Electric vehicle (EV) batteries with a range similar to internal combustion engines which can charge in as little as 12 minutes are among projects awarded £91 million of government and industry funding to develop the latest green automotive technology.
Four projects have been awarded funding through the Advanced Propulsion Centre (APC) Collaborative Research and Development competition, which supports the development of innovative low carbon automotive technology. Together they could save almost 32 million tonnes of carbon emissions, equivalent to the lifetime emissions of 1.3 million cars, and secure over 2,700 jobs across the country.
These innovations will address motorists’ concerns about adopting electric vehicles by cutting charge times and boosting driving range. They will help to make electric vehicles more affordable, efficient and convenient.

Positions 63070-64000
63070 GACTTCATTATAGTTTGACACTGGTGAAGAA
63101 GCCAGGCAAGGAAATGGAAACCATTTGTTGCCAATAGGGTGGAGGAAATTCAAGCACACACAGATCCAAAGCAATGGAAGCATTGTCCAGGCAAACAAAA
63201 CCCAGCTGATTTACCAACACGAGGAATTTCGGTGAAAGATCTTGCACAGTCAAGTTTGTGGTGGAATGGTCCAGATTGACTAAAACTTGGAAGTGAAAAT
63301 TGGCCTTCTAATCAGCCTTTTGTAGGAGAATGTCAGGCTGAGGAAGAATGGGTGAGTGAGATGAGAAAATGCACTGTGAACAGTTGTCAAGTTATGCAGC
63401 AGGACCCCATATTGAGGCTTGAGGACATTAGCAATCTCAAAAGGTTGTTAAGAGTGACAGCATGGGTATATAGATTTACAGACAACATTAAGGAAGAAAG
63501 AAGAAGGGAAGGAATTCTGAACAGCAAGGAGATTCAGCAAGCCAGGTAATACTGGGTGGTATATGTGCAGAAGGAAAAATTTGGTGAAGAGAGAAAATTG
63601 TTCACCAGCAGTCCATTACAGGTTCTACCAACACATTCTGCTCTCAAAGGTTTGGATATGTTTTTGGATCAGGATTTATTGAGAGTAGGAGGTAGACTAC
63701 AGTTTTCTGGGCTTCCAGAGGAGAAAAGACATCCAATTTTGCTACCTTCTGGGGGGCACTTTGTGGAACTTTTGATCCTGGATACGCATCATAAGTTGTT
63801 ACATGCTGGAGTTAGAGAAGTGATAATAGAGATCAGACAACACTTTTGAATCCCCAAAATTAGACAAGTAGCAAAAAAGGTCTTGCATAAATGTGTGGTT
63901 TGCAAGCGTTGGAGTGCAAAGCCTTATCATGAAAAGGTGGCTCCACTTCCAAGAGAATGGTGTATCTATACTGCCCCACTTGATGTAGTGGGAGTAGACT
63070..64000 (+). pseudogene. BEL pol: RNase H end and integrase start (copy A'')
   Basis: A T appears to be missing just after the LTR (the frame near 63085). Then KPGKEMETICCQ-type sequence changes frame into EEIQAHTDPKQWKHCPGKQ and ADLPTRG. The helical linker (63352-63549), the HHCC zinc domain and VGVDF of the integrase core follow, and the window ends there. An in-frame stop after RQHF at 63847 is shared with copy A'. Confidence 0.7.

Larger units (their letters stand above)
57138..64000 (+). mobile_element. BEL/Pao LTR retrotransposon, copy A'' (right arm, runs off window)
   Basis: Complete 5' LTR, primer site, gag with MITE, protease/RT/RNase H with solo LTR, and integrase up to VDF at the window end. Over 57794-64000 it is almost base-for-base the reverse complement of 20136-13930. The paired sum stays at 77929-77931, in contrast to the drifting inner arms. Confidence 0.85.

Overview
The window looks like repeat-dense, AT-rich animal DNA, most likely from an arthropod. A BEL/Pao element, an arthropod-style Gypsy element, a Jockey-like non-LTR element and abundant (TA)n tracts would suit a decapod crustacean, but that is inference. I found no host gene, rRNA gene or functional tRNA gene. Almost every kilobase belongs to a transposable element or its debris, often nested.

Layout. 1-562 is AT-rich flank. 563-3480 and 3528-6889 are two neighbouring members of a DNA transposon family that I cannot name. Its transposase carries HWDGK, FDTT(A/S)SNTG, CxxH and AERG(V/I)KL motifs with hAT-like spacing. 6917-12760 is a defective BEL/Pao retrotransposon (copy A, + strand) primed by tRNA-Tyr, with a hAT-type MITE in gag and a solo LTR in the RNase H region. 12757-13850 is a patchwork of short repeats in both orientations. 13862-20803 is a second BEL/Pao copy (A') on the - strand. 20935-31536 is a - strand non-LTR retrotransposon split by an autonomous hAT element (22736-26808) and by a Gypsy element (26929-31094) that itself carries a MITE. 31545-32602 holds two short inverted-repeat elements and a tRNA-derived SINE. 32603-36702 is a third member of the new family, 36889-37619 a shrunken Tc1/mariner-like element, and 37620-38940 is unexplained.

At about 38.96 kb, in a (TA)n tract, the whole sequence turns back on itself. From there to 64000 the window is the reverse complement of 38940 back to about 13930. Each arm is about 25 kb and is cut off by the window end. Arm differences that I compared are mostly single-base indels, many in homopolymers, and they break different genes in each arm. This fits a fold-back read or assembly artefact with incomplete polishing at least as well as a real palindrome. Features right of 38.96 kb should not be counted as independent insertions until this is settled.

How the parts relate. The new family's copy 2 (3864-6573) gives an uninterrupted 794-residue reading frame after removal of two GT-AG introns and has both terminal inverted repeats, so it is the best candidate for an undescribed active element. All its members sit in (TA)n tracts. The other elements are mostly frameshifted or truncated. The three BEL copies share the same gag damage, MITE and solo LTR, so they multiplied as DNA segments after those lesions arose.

The government has already announced the end of the sale of new petrol and diesel cars in the UK by 2030, placing the UK on course to be the fastest major economy to decarbonise cars and vans, and is currently consulting on phasing out the sale of new diesel and petrol heavy goods vehicles (HGVs) by 2040. These plans are set out in the government’s Transport Decarbonisation Plan. The projects awarded funding recently will help make the technological developments needed to meet these goals.
Minister for Investment Lord Grimstone said:
By investing tens of millions in the technology needed to decarbonise our roads, not only are we working hard to end our contribution to climate change, but also ensuring our automotive sector has a competitive future that will secure thousands of highly-skilled jobs.
Seizing the opportunities that arise from the global green automotive revolution is central to our plans to build back greener, and these winning projects will help make the widespread application and adoption of cutting-edge, clean automotive technology a reality.